Indian economy is confronting strong global headwinds: RBI

The Financial Stability Report (FSR) warned that the Indian economy remains vulnerable to massive global headwinds, which are acting as a drag on its recovery.

The Indian economy is facing strong global headwinds (unusual external shocks, especially protracted geopolitical hostilities).

“However, sound macroeconomic fundamentals and healthy balance sheets of the financial and non-financial sector provide strength and resilience and generate stability in the financial system.”

In his introduction to the report, RBI Governor Shaktikanta Das noted that the international economic system is facing challenges; Financial markets are in turmoil due to monetary tightening in most parts of the world; food and energy supplies and prices are under pressure; Debt distress beset many emerging market and developing economies; Every economy grapples with multiple challenges.

The Ruler noted that in the midst of these global shocks and challenges, the Indian economy presents an image of resilience. He assured that financial stability has been maintained.

Domestically, we recognize the destabilizing potential of global risks, even as we draw strength from the strong macro fundamentals of the Indian economy. The Reserve Bank and other financial regulators remain vigil and ready to ensure the stability and integrity of our financial system through appropriate interventions, when necessary, in the interest of the Indian economy.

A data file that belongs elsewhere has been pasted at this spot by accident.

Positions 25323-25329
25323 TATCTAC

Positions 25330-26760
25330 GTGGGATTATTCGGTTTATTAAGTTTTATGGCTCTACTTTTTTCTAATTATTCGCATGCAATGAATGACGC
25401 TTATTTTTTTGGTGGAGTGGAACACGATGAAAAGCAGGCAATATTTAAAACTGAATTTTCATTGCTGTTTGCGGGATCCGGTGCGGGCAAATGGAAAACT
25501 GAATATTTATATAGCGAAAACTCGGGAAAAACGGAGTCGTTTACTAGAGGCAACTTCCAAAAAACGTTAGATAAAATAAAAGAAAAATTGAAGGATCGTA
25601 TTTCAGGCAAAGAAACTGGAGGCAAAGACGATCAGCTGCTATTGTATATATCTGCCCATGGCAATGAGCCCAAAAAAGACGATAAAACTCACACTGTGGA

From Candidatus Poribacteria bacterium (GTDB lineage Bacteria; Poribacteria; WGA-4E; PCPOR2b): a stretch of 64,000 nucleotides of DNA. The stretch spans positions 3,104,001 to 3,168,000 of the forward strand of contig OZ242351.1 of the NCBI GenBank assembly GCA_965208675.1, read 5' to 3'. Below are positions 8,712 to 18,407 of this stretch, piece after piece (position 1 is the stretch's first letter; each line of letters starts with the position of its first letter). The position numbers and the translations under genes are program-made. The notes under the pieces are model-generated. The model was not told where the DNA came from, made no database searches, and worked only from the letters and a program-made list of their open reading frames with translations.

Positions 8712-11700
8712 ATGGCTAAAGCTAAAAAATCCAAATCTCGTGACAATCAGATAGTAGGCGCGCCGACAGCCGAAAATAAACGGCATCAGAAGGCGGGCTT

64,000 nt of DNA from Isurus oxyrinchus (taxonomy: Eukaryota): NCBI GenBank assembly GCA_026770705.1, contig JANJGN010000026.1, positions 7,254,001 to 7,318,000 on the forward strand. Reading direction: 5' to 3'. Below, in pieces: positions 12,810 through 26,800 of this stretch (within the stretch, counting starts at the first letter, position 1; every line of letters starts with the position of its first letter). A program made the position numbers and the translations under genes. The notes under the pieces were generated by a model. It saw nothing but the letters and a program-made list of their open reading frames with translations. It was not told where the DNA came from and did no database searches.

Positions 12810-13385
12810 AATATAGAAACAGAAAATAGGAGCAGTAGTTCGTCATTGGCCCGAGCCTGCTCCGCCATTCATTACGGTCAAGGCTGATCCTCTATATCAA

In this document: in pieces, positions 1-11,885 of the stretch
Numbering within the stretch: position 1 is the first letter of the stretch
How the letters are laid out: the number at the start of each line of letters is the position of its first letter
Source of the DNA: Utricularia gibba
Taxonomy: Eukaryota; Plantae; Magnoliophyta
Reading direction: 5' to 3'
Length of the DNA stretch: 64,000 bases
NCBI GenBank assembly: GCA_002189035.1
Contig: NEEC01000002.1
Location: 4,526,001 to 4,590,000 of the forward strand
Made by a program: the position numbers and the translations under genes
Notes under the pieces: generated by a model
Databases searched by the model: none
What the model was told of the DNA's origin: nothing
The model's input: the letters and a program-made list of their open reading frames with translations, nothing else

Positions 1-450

stress tests

The financial stability report said that the downward trend in the ratio of non-performing assets (GNPAs) is likely to continue – according to the stress test framework’s baseline scenario, it is expected to decline further to 4.9 percent in September 2023.

GNPA fell to a seven-year low of 5 percent in September 2022 — down from 5.7 percent in June 2022 and 5.9 percent in March 2022.

Stress test results revealed that Scheduled Commercial Banks (SCBs) are well capitalized and able to absorb macroeconomic shocks even in the absence of any additional capital injection by stakeholders, the report said.

Under the base scenario, the total CRAR (capital-to-risk-weighted ratio) of 46 major banks is expected to decline from 15.8 percent in September 2022 to 14.9 percent by September 2023.

Stress tests indicate that some non-bank financial corporations (NBFCs) may be vulnerable to liquidity shocks. Pockets of tension were observed in selected NBFC groups – NBFC-Investment and Credit Companies (GNPA 6.9 percent) and NBFC-Factor (GNPA 6.8 percent).

The Financial Stability Report indicated that in the financial sector, there is a strong demand for bank credit and early signs of a recovery in the investment cycle occur due to improvement in asset quality, return to profitability, capital flexibility and precautionary liquidity.

These strengths help the financial system to weather external repercussions, tightening global financial conditions and high volatility in financial markets.